When the differential piston 4 is moved to the closed position shown on FIG. 1, at the same time closing the fast acting valve 9, the springs 12 and 13 are cocked. At this time, the space I in the lower housing part is pressurized by the tripout oil which flows in through in the inlet 15. The bottom portion of the piston 6 is against the stop 17 closing off the outlet 16. As a result, hydraulic latching is obtained. If a fast shutdown of the tubine is required, the tripout oil pressure drops causing the pressure in the space I to drop to remove the hydraulic latching. It is now possible for the energy stored in the springs 12 and 13 to be released. In this process the closing spring 12 is first released pushing the differential piston 4 upward. After a certain dead time, which depends on the characteristic of the closing spring 12 and the load to be moved, the opening spring 13 is able to move the valve spindle 7 with its attached element 9 almost in a shock-like fashion and thus open the steam valve in a fraction of a second. The impact when the differential piston 4 hits the upper stop is greatly reduced by a hydraulic damper 18 in the space I. This heavily throttles the flow of the tripout oil which is being pushed out of the space I through the outlet 16 just before the upper stop of the radial shoulder 6 of the differential piston 4 is reached. Additional damping can be achieved by proper selection of the closing spring 12.
The distance traveled by the valve spindle 7 is not identical with the constant stroke of the differential piston 4. Rather it is determined by the characteristics of the two springs and the external load, i.e., the weight of the closing element 9, and the steam forces acting thereon. The relationships which result are illustrated in detail on the diagram of FIG. 3. On this diagram the occurring forces F are plotted against the relative valve lift hv/hv.sub.o or the relative piston stroke hk/hk.sub.o. The diagram illustrates the shape of the force F.sub.12 exerted by the closing spring 12 along with the force F.sub.13 of the opening spring and are their correlation when the valve is opened and closed. Initially, both springs act against each other. The valve spindle 7 or the closing element 9 is acted upon by the maximum closing force F.sub.zmax of the difference of the forces F.sub.12 and F.sub.13. When the pressure in the space I drops and the latching is cleared, the closing spring 12 is able to expand in accordance with the characteristic designated as F.sub.12 and thereby push the differential piston 4 upward. If at this point a force F.sub.vo acts upon the valve in the closing direction, the opening spring 13 begins to lift the valve spindle 7 at the instant when the force F.sub.12 exerted by the closing 12 has dropped to the point where the difference of the forces F.sub.12 and F.sub.13 is larger than the closing force F.sub.vo acting on the valve. The opening spring 13 then expands in accordance with its characteristic F.sub.13, the maximum opening force F.sub.Amax being at the complete release of the closing spring 12. When the opening spring 13 has expanded over a certain range, the closing spring 12 is compressed by the geometry of the positioner in accordance with the righthand characteristic F.sub.12 to the point where the full opening V.sub.1 of the valve is reached. As is evident from the diagram, the valve can open further than an amount corresponding to that for equilibrium of the two springs, since after the valve has opened the force F.sub.V1 still acts in the opening direction. In general terms, the static force equation which applies is as follows:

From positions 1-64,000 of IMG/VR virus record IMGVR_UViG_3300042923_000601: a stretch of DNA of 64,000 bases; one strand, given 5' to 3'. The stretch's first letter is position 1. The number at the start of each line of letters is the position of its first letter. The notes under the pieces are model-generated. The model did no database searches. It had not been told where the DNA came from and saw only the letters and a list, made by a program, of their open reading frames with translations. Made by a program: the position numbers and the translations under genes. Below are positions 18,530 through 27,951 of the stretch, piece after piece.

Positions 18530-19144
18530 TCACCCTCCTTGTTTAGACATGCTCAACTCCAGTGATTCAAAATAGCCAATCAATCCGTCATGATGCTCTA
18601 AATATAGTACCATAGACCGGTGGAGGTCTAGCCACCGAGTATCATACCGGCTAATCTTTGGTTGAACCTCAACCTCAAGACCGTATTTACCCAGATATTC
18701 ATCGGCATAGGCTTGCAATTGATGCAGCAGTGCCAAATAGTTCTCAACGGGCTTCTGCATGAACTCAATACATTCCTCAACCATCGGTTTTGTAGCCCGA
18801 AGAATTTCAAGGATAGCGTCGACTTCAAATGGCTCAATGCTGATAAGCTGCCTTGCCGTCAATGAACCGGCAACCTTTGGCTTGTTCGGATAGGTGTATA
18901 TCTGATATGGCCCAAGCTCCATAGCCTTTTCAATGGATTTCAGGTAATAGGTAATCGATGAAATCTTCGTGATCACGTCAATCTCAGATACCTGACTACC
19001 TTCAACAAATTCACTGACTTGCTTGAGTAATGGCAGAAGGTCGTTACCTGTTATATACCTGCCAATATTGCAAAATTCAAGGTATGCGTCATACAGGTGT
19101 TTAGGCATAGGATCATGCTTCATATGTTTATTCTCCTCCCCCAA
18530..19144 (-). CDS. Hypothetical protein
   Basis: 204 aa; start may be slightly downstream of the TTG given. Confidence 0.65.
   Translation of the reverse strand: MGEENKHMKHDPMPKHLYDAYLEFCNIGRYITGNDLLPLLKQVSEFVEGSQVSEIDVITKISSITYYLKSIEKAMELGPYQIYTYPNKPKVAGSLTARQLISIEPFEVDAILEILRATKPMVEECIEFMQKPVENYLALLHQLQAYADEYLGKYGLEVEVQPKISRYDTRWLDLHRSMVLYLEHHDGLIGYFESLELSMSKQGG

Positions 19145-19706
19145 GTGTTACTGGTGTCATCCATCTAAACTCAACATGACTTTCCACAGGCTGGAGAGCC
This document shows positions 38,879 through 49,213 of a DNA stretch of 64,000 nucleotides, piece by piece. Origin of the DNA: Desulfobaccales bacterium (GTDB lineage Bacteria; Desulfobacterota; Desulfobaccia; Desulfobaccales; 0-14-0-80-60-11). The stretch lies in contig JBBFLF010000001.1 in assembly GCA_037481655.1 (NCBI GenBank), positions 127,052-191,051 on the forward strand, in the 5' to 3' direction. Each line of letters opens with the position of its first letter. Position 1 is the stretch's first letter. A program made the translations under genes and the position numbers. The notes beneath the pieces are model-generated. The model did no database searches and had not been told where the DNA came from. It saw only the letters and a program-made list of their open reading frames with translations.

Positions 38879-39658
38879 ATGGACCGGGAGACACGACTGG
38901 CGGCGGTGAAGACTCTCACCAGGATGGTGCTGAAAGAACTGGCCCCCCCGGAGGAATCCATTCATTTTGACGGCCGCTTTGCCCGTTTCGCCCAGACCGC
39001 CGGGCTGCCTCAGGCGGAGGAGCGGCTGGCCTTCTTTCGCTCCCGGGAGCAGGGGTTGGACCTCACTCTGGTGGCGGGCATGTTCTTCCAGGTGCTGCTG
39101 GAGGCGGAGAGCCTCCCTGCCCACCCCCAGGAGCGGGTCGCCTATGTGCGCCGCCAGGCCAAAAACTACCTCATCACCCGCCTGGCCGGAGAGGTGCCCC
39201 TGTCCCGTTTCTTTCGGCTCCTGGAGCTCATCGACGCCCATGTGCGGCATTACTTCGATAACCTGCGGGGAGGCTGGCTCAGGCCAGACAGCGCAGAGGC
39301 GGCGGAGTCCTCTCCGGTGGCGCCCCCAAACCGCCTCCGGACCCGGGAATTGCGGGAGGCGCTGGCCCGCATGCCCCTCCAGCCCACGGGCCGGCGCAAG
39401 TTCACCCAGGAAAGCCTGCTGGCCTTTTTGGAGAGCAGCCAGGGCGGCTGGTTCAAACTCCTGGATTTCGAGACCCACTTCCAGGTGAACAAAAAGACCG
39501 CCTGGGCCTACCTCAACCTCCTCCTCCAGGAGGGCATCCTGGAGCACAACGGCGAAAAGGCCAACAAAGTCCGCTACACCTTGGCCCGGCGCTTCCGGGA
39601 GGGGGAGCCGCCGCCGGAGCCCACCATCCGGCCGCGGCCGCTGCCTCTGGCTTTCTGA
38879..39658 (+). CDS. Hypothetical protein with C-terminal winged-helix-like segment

F.sub.12 - F.sub.13 + F.sub.V = 0
from this equation it can be seen that the lift of the valve spindle is determined only by the characteristics of the two springs and the external load.
An essential feature of the present invention which gives it its fast acting properties is that the differential piston 4 and the valve spindle 7 are mechanically decoupled. Only tensional force transmission is carried out by means of the closing spring 12 and the opening spring 13. This results in two decisive advantages: 1) the positioner can exert a force on the valve spindle 7, and therefore on the closing element 9, in the closed position; and 2) the positioner, as well as the closing element, can reliably reach their individual stops independently of each other. Shifts in the correlation which occur, for example, due to thermal expansion thereby have absolutely no effect.